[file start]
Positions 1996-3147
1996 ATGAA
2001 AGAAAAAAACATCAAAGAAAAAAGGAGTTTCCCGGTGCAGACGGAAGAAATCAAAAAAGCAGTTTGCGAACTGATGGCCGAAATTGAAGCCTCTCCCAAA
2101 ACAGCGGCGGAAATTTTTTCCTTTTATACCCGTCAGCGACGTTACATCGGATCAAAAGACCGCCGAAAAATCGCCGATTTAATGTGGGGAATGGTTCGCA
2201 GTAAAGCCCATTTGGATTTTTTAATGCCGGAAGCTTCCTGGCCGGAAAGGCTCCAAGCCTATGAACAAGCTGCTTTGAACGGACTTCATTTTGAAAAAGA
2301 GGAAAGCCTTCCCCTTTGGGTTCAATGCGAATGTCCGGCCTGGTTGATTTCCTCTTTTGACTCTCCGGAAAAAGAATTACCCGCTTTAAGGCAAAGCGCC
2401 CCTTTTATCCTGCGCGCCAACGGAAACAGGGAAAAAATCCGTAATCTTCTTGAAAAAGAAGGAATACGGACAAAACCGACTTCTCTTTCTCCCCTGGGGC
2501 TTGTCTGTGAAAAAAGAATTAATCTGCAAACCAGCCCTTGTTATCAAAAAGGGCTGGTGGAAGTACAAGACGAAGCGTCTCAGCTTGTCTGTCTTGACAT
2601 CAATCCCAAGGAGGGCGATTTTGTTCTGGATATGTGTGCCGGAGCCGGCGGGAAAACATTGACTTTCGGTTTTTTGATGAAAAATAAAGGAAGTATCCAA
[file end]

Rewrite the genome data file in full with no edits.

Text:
Positions 1996-3147
1996 ATGAA
2001 AGAAAAAAACATCAAAGAAAAAAGGAGTTTCCCGGTGCAGACGGAAGAAATCAAAAAAGCAGTTTGCGAACTGATGGCCGAAATTGAAGCCTCTCCCAAA
2101 ACAGCGGCGGAAATTTTTTCCTTTTATACCCGTCAGCGACGTTACATCGGATCAAAAGACCGCCGAAAAATCGCCGATTTAATGTGGGGAATGGTTCGCA
2201 GTAAAGCCCATTTGGATTTTTTAATGCCGGAAGCTTCCTGGCCGGAAAGGCTCCAAGCCTATGAACAAGCTGCTTTGAACGGACTTCATTTTGAAAAAGA
2301 GGAAAGCCTTCCCCTTTGGGTTCAATGCGAATGTCCGGCCTGGTTGATTTCCTCTTTTGACTCTCCGGAAAAAGAATTACCCGCTTTAAGGCAAAGCGCC
2401 CCTTTTATCCTGCGCGCCAACGGAAACAGGGAAAAAATCCGTAATCTTCTTGAAAAAGAAGGAATACGGACAAAACCGACTTCTCTTTCTCCCCTGGGGC
2501 TTGTCTGTGAAAAAAGAATTAATCTGCAAACCAGCCCTTGTTATCAAAAAGGGCTGGTGGAAGTACAAGACGAAGCGTCTCAGCTTGTCTGTCTTGACAT
2601 CAATCCCAAGGAGGGCGATTTTGTTCTGGATATGTGTGCCGGAGCCGGCGGGAAAACATTGACTTTCGGTTTTTTGATGAAAAATAAAGGAAGTATCCAA